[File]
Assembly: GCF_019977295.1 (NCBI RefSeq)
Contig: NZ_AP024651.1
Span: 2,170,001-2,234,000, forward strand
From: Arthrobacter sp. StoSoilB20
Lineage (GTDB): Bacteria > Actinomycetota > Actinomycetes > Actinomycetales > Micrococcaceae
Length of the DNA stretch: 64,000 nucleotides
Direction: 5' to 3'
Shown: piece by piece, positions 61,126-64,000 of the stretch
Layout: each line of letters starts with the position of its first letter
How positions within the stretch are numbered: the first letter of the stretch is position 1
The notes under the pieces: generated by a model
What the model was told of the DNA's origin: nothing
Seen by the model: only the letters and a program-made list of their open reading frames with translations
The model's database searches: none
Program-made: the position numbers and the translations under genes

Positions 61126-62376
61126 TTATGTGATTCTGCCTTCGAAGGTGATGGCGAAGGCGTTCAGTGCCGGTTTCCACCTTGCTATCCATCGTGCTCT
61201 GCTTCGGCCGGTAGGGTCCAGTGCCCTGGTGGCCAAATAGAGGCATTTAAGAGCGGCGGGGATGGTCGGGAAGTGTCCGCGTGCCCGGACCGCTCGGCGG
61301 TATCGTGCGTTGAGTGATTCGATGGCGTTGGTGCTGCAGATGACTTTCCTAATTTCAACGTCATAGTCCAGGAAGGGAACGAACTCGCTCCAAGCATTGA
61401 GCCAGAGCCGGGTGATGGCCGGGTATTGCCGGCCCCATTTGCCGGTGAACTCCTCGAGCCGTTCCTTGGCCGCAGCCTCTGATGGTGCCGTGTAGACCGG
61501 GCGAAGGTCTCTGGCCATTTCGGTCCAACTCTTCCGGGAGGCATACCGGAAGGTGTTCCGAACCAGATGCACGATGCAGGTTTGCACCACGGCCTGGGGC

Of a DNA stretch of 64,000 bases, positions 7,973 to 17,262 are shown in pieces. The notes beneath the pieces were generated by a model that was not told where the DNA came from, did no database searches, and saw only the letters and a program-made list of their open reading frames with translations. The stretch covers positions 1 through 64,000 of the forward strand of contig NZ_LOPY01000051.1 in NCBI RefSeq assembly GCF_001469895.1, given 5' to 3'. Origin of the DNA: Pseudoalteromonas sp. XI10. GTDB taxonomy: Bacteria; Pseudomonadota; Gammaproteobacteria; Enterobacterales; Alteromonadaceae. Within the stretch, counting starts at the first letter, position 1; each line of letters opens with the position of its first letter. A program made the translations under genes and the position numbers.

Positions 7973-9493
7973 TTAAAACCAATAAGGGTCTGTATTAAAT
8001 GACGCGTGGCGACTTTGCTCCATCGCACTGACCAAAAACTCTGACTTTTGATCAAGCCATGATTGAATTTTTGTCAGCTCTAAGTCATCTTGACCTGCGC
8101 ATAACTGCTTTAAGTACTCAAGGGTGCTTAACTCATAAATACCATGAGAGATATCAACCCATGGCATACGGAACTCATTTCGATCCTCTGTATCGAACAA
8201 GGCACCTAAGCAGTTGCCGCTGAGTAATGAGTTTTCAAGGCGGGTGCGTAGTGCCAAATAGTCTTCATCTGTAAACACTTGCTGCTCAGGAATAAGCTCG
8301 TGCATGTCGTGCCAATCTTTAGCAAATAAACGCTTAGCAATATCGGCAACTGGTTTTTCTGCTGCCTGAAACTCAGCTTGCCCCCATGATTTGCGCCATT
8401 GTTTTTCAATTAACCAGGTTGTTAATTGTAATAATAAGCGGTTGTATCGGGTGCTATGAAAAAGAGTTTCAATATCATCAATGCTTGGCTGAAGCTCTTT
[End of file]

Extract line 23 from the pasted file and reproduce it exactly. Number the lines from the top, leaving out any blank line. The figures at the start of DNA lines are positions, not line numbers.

Positions 7973-9493